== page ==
4YE’s Big Movie Binge: The Lego Movie 2

Credit: Warner Brothers

The Lego Movie, the first part, thrilled me when I finally watched it nearly a year ago. I thought it was innovative and original and the caliber of the voice cast surprised me. I watched the film in the middle of a Chris Pratt kick and thought that his character Emmet Brickowski (Chris Pratt) was adorable.

While he wasn’t entirely original, and nor was the premise, I thought The Lego Movie was a step in the right direction for children movies. It appealed to both adults and children and presented children with the example that their movies could be innovative and interesting while still teaching important themes.

The Lego Movie 2 drops the ball, or the brick, in that regard. While the lessons of acceptance, telling the truth, getting along, and confronting hidden feelings were included and hidden behind truly hilarious passages, I felt that there was something lacking in Lego Movie 2, but other than that it was a solid installment in the franchise.

The film picks up immediately following The Lego Movie. After defeating Lord Business, Emmet and the other citizens of Bricksburg are excited to continue their lives. Emmet and Wyldstyle (Elizabeth Banks) are looking forward to becoming more involved as “special friends” and the other citizens of Bricksburg are excited to continue being awesome. Creatures from the planet Diplo beam down and announce their intent to destroy everything in sight.

Five years later, Bricksburg is now Apocalypseburg. Everyone is some amalgamation of their former, chipper, Lego selves, and madness and brooding from Mad Max: Fury Road. It’s a great juxtaposition where Wyldstyle fits in well, but poor Emmet doesn’t. He’s the same mini-figure he was in the first film.

When General Mayhem (Stephanie Beatriz) comes to Apocalypseburg and kidnaps Wyldstyle, Batman (Will Arnett), Benny (Charlie Day), Unikitty (Allison Brie), and MetalBeard (Nick Offerman) for a matrimonial celebration, Emmet makes it his mission to save them. However, a new, dashing, mini-figure named Rex Dangervest (also Pratt) sweeps in and attempts to change Emmet which might derail his plans to save Wyldstyle and his friends.

Of course, Finn and Bianca, the humans who control this world make an appearance along with their mother (Maya Rudolph) and the voice of Will Ferrell as their father and Lord Business.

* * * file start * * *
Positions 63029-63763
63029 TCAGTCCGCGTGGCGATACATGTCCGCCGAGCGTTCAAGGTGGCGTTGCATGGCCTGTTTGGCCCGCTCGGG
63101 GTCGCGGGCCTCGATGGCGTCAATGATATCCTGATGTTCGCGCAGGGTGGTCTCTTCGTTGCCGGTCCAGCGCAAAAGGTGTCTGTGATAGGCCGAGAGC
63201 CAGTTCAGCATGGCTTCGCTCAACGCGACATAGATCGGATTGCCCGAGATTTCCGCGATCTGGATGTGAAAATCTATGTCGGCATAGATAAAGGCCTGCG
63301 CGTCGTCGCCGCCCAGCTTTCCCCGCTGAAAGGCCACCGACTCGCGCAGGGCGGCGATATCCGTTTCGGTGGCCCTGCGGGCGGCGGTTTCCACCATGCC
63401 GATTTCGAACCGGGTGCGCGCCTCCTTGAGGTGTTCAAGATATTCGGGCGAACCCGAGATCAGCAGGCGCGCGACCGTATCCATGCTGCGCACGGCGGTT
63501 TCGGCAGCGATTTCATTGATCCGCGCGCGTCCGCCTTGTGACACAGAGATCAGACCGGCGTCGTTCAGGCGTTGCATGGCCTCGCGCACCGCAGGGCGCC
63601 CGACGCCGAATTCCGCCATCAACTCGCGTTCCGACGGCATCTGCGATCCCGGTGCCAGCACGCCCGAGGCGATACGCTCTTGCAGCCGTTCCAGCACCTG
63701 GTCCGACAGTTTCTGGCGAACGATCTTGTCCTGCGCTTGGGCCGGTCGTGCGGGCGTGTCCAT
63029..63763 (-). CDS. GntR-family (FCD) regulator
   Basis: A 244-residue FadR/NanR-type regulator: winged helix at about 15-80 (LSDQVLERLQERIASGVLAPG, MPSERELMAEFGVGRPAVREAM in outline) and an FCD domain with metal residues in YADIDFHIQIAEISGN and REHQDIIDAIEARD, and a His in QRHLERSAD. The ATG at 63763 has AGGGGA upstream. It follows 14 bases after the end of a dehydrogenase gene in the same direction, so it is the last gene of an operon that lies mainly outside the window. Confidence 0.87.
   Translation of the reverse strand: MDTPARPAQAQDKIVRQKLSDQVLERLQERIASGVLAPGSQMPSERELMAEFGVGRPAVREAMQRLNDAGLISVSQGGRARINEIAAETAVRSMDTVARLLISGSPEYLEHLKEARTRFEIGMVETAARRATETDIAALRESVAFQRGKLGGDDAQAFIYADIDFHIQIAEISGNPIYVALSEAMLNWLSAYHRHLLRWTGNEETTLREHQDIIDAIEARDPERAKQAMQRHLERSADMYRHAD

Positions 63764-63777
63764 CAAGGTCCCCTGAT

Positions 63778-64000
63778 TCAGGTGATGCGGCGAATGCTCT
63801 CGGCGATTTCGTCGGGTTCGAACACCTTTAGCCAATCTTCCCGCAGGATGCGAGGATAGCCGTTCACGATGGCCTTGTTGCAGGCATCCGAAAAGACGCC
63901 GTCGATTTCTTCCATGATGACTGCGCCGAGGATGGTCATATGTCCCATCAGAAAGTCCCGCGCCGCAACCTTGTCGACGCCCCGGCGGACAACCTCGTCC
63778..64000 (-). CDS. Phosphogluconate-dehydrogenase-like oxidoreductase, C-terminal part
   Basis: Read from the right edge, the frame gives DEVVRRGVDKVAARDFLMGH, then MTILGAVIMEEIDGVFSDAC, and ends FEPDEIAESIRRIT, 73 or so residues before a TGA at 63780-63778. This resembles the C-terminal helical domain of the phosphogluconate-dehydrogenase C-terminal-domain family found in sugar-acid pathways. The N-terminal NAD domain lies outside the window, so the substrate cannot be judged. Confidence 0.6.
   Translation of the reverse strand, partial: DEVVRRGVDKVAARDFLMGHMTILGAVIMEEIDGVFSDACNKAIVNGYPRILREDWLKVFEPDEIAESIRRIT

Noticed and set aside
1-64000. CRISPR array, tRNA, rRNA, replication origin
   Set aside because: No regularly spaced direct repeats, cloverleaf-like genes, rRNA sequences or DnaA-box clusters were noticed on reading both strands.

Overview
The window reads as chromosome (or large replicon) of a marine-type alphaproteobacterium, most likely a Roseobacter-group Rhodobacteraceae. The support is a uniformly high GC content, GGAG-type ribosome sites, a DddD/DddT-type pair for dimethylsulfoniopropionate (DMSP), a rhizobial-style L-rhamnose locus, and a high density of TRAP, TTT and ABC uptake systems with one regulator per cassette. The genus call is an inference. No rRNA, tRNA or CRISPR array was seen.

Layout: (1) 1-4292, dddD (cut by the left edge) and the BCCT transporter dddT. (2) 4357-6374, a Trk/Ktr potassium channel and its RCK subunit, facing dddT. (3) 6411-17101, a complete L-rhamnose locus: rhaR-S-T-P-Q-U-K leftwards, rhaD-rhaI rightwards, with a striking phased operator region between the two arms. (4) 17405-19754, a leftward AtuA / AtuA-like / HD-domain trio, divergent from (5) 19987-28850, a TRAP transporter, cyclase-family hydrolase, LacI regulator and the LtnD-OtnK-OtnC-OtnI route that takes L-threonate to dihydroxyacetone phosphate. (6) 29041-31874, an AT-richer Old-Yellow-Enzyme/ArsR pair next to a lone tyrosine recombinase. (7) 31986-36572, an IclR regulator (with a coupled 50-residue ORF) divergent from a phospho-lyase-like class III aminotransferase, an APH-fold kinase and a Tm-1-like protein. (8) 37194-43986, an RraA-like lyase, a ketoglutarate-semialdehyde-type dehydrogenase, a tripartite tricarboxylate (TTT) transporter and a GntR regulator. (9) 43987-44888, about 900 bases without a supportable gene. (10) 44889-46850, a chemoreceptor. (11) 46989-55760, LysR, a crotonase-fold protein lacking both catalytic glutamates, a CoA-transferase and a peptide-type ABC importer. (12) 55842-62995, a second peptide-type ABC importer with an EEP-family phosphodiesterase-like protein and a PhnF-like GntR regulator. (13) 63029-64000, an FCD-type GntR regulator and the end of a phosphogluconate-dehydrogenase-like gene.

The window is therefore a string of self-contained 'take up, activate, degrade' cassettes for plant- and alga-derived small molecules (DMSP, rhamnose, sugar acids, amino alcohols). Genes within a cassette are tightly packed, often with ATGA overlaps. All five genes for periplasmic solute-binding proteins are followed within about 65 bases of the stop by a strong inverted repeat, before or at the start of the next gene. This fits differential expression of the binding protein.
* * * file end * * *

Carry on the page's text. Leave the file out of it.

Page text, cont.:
I think the biggest problem with The Lego Movie 2 is Rex Dangervest. Sorry Pratt, but while the twist in the film was brilliant and trippy, for children, maybe, I saw it coming and Rex wasn’t up to snuff with the other characters. He fell a little flat and it felt like he was simply a character to reference other Pratt characters. I feel he was simply there so Pratt could have more to do. I love Pratt, don’t get me wrong, I think he’s a great actor, but Rex wasn’t well written and thus Pratt couldn’t do what he does best.

I will admit that the inclusion of the velociraptors in Rex’s posse was a great touch, but I think that’s because I love the nod to Owen Grady and Jurassic World. That and the velociraptors are always doing funny things in the background when they’re in the shot. Like, for instance, there’s a moment in Rex’s ship where the raptors are working out with weights and for some reason, that struck me as hilarious.

There are many moments in this film where the humor is dialed up to a ten. A few of the moments, I won’t mention because they’re spoilers, but one thing’s for certain, The Lego Movie 2 is just as funny and charming as the first.

While the franchise is starting to feel like a self-reverential Deadpool-esque, pop-culture, orgy, I think it works, but only if it’s done in moderation and that’s another thing I had a problem with. The film had so many pop-culture references that I didn’t know where to look and when or what was supposed to be a reference and what wasn’t. Some of the references I did catch were shoehorned into the plot and while children might get a kick out of it, the adults in the audience might groan a bit. There’s nothing wrong with a slew of pop-culture references, just dial them down.

Despite the overstuffed references and the inclusion of Rex, The Lego Movie 2 was a solid kid’s film. The writing was done well, and the twist was still a wonderful twist. I thought it was a great way to explain the importance of consequences and the importance of loving someone as they are and not trying to change them because once you change them, you might not like what they are anymore. It’s a lesson even adults need to learn.

Shelby Arnold
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